Medicare to undergo major funding overhaul

Nurses, paramedics and allied health professionals will soon be included in the delivery of primary care as Medicare faces the biggest overhaul in its 40-year history.

Labor is preparing to open up Medicare to a wider range of medical professionals in a bid to save universal health care.

Prime Minister Anthony Albanese said the Medicare system was struggling to keep up with demand.

"Too many people are turning up at emergency departments because they can't get access to a GP and to primary health care," he said on Monday.

Health Minister Mark Butler said those forced to show up to emergency departments added extra stress to an already overstretched system.

He suggested the rising cost of seeing a doctor was also part of the problem.

"The average gap fee is now more than the Medicare rebate fee itself," Mr Butler said.

"What this means is that too many Australians simply can't get the care that they need, when and where they need it out in the community."

For several months, the federal government has been working with medical associations and patient advocacy groups on ways to strengthen the Medicare system.

The report is expected to be published within weeks.

Mr Butler said measures such as capping out-of-pocket fees were being considered as part of the process.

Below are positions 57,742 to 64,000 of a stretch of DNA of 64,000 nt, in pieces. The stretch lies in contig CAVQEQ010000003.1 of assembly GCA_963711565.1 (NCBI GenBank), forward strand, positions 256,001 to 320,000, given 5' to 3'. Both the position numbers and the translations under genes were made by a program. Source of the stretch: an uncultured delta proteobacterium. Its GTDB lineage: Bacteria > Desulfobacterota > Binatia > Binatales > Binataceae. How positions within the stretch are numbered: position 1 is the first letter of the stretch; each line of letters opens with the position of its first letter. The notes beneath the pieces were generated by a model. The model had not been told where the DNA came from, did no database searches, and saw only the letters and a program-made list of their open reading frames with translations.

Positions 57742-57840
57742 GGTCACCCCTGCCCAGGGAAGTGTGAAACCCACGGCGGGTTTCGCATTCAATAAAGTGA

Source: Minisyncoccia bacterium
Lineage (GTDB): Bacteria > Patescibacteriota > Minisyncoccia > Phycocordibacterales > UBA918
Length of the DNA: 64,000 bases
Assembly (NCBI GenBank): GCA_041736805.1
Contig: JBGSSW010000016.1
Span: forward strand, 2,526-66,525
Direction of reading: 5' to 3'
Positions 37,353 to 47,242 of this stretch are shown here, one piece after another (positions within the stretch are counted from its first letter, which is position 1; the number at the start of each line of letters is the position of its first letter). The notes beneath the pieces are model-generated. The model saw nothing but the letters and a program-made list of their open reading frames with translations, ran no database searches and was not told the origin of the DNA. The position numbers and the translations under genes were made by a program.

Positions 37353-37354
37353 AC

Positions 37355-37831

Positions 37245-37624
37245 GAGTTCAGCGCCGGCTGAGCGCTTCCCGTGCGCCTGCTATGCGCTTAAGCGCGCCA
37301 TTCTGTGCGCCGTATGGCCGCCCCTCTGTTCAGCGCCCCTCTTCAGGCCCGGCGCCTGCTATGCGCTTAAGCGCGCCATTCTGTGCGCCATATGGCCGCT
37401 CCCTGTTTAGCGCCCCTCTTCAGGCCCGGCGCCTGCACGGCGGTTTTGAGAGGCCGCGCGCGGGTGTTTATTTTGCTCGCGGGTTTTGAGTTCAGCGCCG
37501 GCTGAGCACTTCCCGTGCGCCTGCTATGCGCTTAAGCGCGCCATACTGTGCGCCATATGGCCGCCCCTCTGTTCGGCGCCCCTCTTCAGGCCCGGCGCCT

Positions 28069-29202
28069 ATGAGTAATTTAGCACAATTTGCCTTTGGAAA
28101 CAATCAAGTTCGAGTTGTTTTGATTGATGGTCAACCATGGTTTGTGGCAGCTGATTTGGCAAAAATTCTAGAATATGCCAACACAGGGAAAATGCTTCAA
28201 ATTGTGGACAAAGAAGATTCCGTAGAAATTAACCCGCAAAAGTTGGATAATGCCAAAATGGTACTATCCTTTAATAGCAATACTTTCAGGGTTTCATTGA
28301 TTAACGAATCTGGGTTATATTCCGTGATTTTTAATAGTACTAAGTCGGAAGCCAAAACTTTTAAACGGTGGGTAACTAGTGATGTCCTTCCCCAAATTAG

"The question is whether on top of the traditional fee for service system, you add some sort of flexible funding that allows doctors to provide wraparound care," he said.

The Liberal Party has taken aim at the cut to subsidised mental health care, waiting lists for surgery at public hospitals, and declining bulk-billing rates.

Asked whether the opposition would support the expansion of Medicare to cover nurses and paramedics, health spokeswoman Anne Ruston said they would support any measures that made access to health care easier.

"But until we address the fundamental driver of the challenges right now, and that is workforce, it's going to be very difficult for us to address some of the other downstream issues," she said.

Nicole Higgins, from the Royal Australian College of General Practitioners, said any possible reforms to Medicare needed to focus on local doctors being central to patient care.

"I am concerned the government's proposed new model to overhaul Medicare will not go far enough to improve the situation for patients and may make matters worse," she said.

"We need GPs working hand-in-glove with allied health professionals, pharmacists and practice nurses, and they should be supported within general practice, with GPs working as the stewards of patient care."

Australian Medical Association vice-president Danielle McMullen said patients were facing increasing challenges accessing affordable health care.

"The value of the rebate has been kept frozen and indexation has not kept pace, and now we're seeing huge gaps between the cost of high-quality medical service and what the government pays back," Dr McMullen said.

"In addition to long-term reform, we also need to see short-term support for patient rebates, particularly for longer consultations, to make sure those on low-income care continue to access care."